If you’ve ever been to Amsterdam, you’ll agree that it’s a place like no other. With 180 different nationalities residing in one beautiful city, Amsterdam truly is a cultural melting pot. But being a melting pot isn’t enough – here are the ways that Amsterdam’s multicultural demographic are actually acknowledged, reflected and celebrated in the city.
Amsterdam offers free Dutch classes
Having lived in three different countries myself, I know first-hand how daunting moving country can be – especially with new language challenges. On top of the terrifying prospect of learning a new language, classes can often be super expensive, (as if moving country wasn’t costly enough). While the majority of people in Amsterdam do speak English, new residents are made to feel welcome by the offer of free Dutch classes to help their transition, allowing them to feel more at home in the city. You go, Holland!
The food scene is mega diverse
The city’s diverse population is reflected in its eclectic food scene. Whatever you’re in the mood for, you can experience cuisine from just about every country on the globe. Even the city’s most popular street food munches are a reflection of it’s global influences, such as Loempia – delicious asian-style savoury spring rolls.
I’m also a sucker for a street food market, and Amsterdam does not disappoint on that front. De Ten Katemarkt in the city’s west side features fresh produce from global vendors, including Asian, Spanish and French produce grocers. For African and South American influences, head to the relaxed yet experiential Yada Yada indoor market, which hosts a range of world street foods as well as clothes, accessories and live music. From sushi to falafel, tagine to (my fave) jerk chicken, Amsterdam is the place to be for world foods.
Art is power in the city
Aside from the more obvious (but still incredibly important) Jewish Museum, art & culture initiatives have been set up to ensure diversity and multiculturalism have their place in the limelight. Recently, in a project titled ‘180 Amsterdammers’, Amsterdam celebrated its cultural melting pot by mapping all of the 180 nationalities that make up the city, and profiling representatives from each nationality. These portraits, and corresponding personal stories, were shown in the media throughout the year to shed light on the rich cultural landscape of the unique city.
Textile designer Barbara Boekman’s ‘My town: A celebration of diversity’ similarly drew attention to the city’s multi-faceted scope with a 40 metre long tapestry depicting 179 different cultures from Amsterdam. The carpet supported the permanent exhibition called ‘Amsterdam DNA’, which presents a historical overview of Amsterdam’s diverse demographics. Just two examples, but many artists in the city currently strive to counter the anti-immigration narrative that manifests in Europe.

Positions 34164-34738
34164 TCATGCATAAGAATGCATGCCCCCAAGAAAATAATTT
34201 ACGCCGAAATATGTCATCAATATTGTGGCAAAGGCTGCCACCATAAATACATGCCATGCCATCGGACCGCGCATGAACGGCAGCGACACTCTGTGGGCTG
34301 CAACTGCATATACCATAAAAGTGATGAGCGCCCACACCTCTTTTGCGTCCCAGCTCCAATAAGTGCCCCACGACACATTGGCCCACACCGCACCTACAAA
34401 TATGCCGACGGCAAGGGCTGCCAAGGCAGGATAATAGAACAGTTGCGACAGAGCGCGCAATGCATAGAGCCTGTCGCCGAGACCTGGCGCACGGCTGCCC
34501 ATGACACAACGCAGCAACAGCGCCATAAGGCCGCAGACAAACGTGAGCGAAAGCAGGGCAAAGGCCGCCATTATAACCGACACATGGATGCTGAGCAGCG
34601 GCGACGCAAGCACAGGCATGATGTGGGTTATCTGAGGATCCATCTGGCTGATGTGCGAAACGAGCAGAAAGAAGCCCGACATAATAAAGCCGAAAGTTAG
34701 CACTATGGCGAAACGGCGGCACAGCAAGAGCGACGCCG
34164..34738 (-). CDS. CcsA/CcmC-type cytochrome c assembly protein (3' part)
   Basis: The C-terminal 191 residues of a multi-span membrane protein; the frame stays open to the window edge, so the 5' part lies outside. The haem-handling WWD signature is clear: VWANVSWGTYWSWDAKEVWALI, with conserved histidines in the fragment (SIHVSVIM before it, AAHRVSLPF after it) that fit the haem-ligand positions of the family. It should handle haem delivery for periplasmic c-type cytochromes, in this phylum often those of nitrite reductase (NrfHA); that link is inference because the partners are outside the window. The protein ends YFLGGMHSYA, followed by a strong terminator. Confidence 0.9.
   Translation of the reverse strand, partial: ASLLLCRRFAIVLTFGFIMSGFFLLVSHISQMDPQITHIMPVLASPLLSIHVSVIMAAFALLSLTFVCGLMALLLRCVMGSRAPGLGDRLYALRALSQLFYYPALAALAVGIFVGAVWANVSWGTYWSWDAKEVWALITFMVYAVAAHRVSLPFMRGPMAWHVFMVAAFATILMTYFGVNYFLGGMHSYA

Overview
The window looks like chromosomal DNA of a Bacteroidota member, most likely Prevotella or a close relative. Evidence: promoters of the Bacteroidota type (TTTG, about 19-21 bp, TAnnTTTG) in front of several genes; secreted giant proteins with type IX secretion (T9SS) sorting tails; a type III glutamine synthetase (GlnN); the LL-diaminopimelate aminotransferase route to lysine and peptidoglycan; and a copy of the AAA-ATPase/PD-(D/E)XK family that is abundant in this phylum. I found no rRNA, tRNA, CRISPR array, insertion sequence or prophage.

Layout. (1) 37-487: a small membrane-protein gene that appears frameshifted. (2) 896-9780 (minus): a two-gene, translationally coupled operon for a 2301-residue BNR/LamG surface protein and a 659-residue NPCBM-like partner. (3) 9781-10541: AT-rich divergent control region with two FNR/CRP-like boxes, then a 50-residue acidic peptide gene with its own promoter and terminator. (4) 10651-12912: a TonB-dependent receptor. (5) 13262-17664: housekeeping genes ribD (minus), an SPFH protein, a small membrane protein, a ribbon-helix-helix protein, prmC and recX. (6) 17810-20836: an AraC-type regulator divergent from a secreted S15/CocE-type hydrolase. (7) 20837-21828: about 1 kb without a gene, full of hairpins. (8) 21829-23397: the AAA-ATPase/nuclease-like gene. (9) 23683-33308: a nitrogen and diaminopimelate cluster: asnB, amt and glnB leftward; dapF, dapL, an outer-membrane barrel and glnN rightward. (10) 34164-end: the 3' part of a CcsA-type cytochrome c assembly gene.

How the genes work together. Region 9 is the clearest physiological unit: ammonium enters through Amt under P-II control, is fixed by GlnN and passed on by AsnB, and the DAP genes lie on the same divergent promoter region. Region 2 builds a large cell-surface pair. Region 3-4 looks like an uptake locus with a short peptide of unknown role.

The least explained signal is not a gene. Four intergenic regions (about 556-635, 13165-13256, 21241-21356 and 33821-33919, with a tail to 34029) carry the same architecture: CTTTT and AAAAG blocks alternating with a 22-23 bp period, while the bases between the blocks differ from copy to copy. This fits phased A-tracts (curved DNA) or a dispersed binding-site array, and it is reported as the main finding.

LGBT+ rights are protected
Amsterdam’s cultural policy boasts an ethos of ‘open-mindedness’, particularly when it comes to the protection of the LGBT+ community. The city takes pride in its history of supporting its gay communities, and promoting LGBT+ rights. Alongside a buzzing and unique nightlife, Amsterdam hosts major celebrations every year – with its pride festival being one of the biggest in the world.
LGBT+ visitors and residents needn’t stray for a warm welcome; an open attitude permeates every corner of the city, with more gay-friendly attractions per square metre than anywhere else on the globe! The LGBT+ spirit can be felt throughout the streets, and enriches the city’s buzzing culturally diverse tapestry.
Image source:Monika Kozub / Unsplash
There’s a bunch of multicultural festivals
Amsterdam is well-known for its festivals, and many of them serve as opportunities to honour the city’s multicultural population. Most notable is The Kwaku Festival – a multicultural gathering focused on bringing people and cultures together for a vibrant combination of food, drink, dance and sport. Rooted in the abolition of slavery in Suriname and the Dutch Antilles, this is Amsterdam’s way of acknowledging the country’s past with slavery, whilst simultaneously celebrating a diverse and tolerant present.
Equally popular is the Drongo Language Festival, a celebration of multilingualism at Utrecht University. Seeking to inspire the learning of a new language, the festival promotes language as a medium for cultural exchange – and does so by bringing speakers of various languages together in creative symposium. The festival offers a range of language crash courses, from Arabic to Mandarin, and one can expect a range of activities – from presentations, to theatre performances, to a fair for language scholars and organisations.